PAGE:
Kerala High Court stays order to provide alcohol to addicts

Kerala High Court has stayed a government of Kerala order allowing the sales of alcohol to anyone who produces a doctor’s prescription for the same.

A civil supplies department official had issued directions to liquor dispensing agencies instructing them to provide liquor in case a person came with a doctor’s prescription for the same.

At present, sale of non-essential items are frozen as part of a lock-down to prevent the spread of Coronavirus, and unlike in places like Punjab, liquor is not included in the list of essential items.

Nevertheless, Government of Kerala has said that it is wary of the impact that a sudden unavailability of liquor can have on addicts and allowed such people to procure liquor from government agencies if they can produce a prescription from a doctor.

The government had said that a sudden deprivation of alcohol to addicts may lead to law and order problems, including an increase in the production of home-made alcohol.

The High Court stayed the order issued by the Civil Supplies Department, claiming that there was no proof to support the government’s claims, and will continue to hear the matter.

The government order was challenged by the local wing of the Indian Medical Association, which too opposed the move.

Kerala High Court had earlier imposed a fine of Rs 50,000 on a person who filed a case protesting the crowds seen in liquor shops and wanted the court to mandate an online mechanism for such sales to prevent the spread of the virus.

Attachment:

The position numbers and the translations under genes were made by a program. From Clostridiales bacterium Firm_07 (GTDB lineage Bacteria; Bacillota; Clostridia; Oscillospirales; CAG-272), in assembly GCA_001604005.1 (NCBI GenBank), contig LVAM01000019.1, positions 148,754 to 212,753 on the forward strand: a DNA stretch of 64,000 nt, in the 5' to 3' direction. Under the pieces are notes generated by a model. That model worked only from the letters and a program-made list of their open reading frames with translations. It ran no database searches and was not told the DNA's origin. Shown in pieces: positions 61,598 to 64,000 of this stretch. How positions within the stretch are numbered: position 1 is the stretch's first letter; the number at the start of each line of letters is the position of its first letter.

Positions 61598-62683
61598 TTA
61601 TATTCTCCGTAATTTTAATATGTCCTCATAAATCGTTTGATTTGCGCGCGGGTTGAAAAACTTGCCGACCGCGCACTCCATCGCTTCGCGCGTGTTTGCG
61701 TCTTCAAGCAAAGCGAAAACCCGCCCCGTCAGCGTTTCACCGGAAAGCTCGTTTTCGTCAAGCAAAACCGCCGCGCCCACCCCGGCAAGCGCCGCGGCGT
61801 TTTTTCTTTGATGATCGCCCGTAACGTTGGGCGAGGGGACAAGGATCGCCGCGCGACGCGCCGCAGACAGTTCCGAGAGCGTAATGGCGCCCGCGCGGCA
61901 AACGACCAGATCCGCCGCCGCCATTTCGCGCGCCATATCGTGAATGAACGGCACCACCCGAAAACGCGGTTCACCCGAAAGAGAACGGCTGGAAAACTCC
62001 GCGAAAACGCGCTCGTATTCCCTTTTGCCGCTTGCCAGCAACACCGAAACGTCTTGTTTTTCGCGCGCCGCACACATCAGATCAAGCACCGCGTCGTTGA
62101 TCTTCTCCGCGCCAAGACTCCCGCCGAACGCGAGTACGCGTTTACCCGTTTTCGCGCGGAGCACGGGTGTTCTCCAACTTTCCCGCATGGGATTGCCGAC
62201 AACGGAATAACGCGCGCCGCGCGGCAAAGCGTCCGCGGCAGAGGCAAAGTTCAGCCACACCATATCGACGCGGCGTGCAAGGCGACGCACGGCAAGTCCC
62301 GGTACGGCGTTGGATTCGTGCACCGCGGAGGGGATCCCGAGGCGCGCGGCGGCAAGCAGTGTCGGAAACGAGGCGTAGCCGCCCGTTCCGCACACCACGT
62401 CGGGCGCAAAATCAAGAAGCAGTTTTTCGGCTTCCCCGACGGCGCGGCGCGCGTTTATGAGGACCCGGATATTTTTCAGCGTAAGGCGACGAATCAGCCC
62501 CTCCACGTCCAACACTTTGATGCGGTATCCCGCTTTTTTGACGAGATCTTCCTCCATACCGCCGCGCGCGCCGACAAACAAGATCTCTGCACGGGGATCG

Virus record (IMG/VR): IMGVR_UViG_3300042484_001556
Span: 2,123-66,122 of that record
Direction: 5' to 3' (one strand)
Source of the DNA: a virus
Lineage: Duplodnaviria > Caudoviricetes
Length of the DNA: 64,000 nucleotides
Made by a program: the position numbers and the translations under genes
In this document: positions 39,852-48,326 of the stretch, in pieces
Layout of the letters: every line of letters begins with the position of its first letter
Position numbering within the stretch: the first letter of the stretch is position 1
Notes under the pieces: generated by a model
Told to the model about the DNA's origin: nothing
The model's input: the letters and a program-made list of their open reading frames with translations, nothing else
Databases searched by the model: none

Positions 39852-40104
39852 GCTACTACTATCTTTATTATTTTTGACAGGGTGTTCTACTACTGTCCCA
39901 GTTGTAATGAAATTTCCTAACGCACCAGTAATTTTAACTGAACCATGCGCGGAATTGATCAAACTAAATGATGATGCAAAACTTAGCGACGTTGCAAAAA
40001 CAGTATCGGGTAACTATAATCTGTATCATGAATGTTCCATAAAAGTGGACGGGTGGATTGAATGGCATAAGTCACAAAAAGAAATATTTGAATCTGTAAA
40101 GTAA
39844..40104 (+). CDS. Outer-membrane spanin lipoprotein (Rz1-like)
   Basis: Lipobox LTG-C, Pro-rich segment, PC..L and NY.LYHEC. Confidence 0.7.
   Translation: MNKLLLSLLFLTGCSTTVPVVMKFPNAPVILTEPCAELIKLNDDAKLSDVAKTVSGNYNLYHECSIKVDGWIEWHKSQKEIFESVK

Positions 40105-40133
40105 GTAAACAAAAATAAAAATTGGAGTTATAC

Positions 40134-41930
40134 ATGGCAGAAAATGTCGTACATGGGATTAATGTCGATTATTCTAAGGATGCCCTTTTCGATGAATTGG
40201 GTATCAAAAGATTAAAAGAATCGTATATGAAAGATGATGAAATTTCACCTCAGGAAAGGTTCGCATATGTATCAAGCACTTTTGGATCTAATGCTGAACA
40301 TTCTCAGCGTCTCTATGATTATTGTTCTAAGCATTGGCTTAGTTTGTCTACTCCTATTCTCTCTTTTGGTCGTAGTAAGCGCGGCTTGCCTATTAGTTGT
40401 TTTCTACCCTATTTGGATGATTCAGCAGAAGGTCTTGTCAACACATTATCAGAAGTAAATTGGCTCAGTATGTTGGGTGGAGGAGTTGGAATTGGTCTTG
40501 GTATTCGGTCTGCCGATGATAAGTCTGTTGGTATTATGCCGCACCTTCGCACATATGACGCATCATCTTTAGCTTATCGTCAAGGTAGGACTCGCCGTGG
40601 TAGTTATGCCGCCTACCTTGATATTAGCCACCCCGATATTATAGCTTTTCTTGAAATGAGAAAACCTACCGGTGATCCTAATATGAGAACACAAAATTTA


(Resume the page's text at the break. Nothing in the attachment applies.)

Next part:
However, it is likely that the government will soon introduce an online portal to order liquor in Kerala.

Nevertheless, online sales of non-essential commodities too are under restrictions at present as part of efforts to stop the spread of SARS-CoV-2, the Coronavirus that has led to the death of nearly 50,000 people across the world in the last two months.

Despite this, it is possible that the government will start allowing the delivery of non-essential goods soon, as consumers cannot live forever without items like clothes, footwear, electronic goods and so on — all of which fall under ‘non-essential’ items list.

Moreover, a prolonged shutdown of the sales of non-essential items has the potential to cause a massive disruption to the economy, throwing a large number of people of their jobs as companies shut down due to lack of sales.

For now, however, the state government seems to be waiting to see how the COVID-19 numbers for the country shape up over the next 12 days.

The lockdown will be reviewed on April 14.